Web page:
“Oooooooh!!! My darlings! How are you?! Are you here for some wine tastings? Where are you from? Are you sisters?!” She was not much taller than five feet and barely stood above the bar on the other side. She was the most pleasant lady I’ve ever met, with a cute little South African accent and a passion for her vineyard. Her and her husband owned the vineyard and all their stuff was sold locally. She was adorable!
“If your looking for dry wines I’m sorry, we only do sweet things here, like ports and liqueurs.” Oh no, I am NOT a sweet wine person. How did we end up at the one winery that doesn’t make dry wine?
“Come to think of it” she said “no one in the area does dry wine here, just not the right place for it I’m afraid. But we do have some excellent ports! Do you like port?”
“Of course!” We lied. It’s not that I don’t enjoy port. It’s just not what I normally go for. But, when in Rome!
To admit, we did try some delicious ports! They were smooth and sweet and as long as you think of them as solely desert wines, then they are delicious. Afterwards we tried the liqueurs: milky ones, honey flavored, rose petal flavored, they were all excellent and unique! And when all was said and done, we couldn’t leave without buying a small pack of something. It would have broken my heart to say no to this little old lady who was telling us the whole history of each thing we tried.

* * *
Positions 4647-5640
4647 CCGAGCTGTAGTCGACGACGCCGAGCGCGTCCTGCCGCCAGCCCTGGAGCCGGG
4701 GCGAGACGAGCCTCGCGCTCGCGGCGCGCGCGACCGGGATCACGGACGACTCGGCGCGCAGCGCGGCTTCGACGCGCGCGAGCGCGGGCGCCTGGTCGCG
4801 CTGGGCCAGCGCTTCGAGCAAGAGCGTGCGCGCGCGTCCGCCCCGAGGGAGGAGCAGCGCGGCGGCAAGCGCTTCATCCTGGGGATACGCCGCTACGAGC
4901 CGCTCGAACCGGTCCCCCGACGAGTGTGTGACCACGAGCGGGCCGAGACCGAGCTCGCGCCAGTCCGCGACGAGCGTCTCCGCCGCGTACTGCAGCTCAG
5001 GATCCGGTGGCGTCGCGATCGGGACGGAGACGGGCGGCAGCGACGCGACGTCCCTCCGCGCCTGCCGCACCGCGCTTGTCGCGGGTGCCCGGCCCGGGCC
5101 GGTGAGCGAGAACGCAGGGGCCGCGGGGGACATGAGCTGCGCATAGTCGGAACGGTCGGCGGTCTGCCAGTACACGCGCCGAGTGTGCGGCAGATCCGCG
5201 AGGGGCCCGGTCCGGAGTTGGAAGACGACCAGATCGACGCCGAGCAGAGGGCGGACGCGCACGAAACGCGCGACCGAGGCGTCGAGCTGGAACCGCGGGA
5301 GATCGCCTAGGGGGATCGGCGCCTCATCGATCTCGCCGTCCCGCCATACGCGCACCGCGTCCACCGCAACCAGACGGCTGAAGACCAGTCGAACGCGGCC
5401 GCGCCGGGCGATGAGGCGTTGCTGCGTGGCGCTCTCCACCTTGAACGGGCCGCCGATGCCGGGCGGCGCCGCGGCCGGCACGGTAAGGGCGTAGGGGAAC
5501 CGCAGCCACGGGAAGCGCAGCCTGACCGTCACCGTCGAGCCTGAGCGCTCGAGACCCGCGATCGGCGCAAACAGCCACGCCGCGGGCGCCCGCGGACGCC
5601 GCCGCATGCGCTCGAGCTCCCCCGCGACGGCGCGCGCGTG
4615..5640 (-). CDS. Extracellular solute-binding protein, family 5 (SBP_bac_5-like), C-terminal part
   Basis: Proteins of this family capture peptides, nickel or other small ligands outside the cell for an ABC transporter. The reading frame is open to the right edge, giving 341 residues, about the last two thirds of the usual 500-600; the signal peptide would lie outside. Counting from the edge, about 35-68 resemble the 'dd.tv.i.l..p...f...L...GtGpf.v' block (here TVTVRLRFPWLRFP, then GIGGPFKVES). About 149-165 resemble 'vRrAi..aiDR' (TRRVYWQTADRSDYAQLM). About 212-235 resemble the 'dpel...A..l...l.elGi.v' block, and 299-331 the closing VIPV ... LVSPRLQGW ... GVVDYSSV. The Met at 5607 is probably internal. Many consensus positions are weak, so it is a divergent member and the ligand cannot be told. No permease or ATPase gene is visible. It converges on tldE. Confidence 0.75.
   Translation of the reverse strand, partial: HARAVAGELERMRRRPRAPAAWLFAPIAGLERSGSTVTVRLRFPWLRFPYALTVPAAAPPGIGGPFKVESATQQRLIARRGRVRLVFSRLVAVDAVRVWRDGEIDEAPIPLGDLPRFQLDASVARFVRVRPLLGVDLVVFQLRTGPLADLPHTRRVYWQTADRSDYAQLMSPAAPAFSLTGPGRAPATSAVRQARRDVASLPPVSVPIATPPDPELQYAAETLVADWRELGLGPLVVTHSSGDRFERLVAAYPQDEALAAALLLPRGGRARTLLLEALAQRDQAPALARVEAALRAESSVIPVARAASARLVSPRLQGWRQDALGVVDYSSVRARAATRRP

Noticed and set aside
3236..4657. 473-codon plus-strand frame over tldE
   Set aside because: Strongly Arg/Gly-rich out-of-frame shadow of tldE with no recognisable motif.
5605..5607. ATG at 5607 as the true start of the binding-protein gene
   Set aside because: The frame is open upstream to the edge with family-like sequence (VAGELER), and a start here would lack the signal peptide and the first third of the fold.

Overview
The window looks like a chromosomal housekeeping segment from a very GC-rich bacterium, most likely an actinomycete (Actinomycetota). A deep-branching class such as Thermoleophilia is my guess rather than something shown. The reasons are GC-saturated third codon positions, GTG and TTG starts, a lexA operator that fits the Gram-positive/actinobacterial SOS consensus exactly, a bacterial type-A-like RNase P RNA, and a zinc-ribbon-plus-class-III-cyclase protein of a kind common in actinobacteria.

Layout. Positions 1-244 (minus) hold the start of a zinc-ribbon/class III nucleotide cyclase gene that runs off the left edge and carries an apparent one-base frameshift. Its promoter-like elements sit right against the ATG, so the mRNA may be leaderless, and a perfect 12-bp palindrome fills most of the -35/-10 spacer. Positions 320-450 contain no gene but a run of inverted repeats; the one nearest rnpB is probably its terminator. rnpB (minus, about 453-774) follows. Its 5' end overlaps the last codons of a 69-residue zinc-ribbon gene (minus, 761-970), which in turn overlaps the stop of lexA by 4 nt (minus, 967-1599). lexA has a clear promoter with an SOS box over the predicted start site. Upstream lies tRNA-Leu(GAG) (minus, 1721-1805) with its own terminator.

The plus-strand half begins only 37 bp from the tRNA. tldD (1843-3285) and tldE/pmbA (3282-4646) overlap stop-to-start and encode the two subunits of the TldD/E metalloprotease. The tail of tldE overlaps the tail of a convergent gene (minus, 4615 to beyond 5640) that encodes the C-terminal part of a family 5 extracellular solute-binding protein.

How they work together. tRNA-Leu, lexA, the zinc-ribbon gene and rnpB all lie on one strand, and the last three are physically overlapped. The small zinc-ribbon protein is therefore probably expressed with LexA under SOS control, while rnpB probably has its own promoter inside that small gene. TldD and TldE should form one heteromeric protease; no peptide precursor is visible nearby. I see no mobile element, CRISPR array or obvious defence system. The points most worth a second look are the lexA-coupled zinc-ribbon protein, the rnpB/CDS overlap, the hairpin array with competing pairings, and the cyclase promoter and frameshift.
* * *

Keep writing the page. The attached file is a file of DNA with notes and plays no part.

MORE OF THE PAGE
“Where are you staying in Oudtshoorn?” She asked as we were leaving.
“Oh we’re not, we are driving to Port Elizabeth.”
“Port Elizabeth!!!” She exclaimed. The way she said it you would have thought we’d told her we were driving to the moon. “But it’s so FAR! You still have 5 hours at least of driving ahead of you, and it will be dark when you get there. Don’t do that my dears, just stay here in Oudtshoorn. It’ll be much nicer. Wait. Ill get the name of a lovely little place to stay. It’s a youth hostel, you will love it. I’ve heard so many great things about it! Hold on right here a moment. Marylin! Marylin! How do you get to that youth hostel again?”
We stood there dumbfounded, not quite sure what was happening. Then she rushed back in to the room.
“Okay. Here we go. From my front gate you take a right, then a left then a right again at the main road. When you hit Oudtshoorn you will hit one light, then another then another. Then you will turn left and you will be in the vicinity. Okay? So right, left, right, one, two, three, left again and you are in the vicinity!” All this was explained to us with rapid hand movements from the right to the left.